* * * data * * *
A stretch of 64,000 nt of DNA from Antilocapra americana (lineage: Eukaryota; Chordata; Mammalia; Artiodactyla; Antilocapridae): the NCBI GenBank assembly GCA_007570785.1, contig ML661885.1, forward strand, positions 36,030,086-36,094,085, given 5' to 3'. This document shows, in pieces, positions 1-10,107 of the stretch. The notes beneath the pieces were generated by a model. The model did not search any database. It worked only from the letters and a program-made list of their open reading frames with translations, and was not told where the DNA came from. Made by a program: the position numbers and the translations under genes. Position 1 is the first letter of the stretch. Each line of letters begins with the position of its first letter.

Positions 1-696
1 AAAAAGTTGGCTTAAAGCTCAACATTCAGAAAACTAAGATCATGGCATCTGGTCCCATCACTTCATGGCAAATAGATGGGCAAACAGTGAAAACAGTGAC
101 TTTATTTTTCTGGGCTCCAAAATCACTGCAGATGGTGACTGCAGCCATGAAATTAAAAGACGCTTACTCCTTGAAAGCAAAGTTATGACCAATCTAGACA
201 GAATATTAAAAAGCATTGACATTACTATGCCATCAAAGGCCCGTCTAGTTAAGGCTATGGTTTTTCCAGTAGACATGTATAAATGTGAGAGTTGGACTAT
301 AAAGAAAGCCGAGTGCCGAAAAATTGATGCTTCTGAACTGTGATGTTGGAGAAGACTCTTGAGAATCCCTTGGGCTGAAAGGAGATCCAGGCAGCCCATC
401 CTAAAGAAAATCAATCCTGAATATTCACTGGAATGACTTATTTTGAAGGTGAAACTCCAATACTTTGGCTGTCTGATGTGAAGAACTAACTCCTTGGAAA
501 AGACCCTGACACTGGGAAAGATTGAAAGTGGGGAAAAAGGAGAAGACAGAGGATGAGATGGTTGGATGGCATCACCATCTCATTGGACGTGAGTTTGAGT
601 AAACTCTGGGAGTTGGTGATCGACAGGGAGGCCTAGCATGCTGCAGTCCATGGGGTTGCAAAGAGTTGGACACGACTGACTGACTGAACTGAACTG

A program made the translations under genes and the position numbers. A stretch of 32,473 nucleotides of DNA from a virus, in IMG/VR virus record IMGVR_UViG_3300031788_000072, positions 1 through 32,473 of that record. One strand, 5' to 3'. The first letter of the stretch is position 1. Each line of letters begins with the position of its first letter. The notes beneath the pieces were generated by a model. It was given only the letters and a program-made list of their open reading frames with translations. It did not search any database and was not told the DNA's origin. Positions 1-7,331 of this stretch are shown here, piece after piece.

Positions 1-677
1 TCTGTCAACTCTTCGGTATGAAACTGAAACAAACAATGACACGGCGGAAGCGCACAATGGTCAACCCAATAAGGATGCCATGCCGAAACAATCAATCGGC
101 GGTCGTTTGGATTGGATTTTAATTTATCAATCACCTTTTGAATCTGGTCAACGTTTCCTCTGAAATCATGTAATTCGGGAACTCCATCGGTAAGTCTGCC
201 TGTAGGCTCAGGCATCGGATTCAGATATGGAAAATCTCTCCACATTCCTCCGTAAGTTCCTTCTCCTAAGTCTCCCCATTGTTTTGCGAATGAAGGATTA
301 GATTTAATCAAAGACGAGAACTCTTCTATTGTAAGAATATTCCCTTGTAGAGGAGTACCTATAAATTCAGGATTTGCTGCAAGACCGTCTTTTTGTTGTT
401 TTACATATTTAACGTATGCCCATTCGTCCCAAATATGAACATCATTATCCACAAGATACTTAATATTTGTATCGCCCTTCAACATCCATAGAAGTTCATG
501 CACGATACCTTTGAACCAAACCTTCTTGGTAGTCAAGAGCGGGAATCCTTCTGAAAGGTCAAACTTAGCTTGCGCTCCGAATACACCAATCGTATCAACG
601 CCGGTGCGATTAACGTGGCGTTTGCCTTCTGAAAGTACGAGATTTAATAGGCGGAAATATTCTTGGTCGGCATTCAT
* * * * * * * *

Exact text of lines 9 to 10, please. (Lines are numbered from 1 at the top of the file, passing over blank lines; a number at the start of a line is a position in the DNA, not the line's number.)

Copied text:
601 AAACTCTGGGAGTTGGTGATCGACAGGGAGGCCTAGCATGCTGCAGTCCATGGGGTTGCAAAGAGTTGGACACGACTGACTGACTGAACTGAACTG

A program made the translations under genes and the position numbers. A stretch of 32,473 nucleotides of DNA from a virus, in IMG/VR virus record IMGVR_UViG_3300031788_000072, positions 1 through 32,473 of that record. One strand, 5' to 3'. The first letter of the stretch is position 1. Each line of letters begins with the position of its first letter. The notes beneath the pieces were generated by a model. It was given only the letters and a program-made list of their open reading frames with translations. It did not search any database and was not told the DNA's origin. Positions 1-7,331 of this stretch are shown here, piece after piece.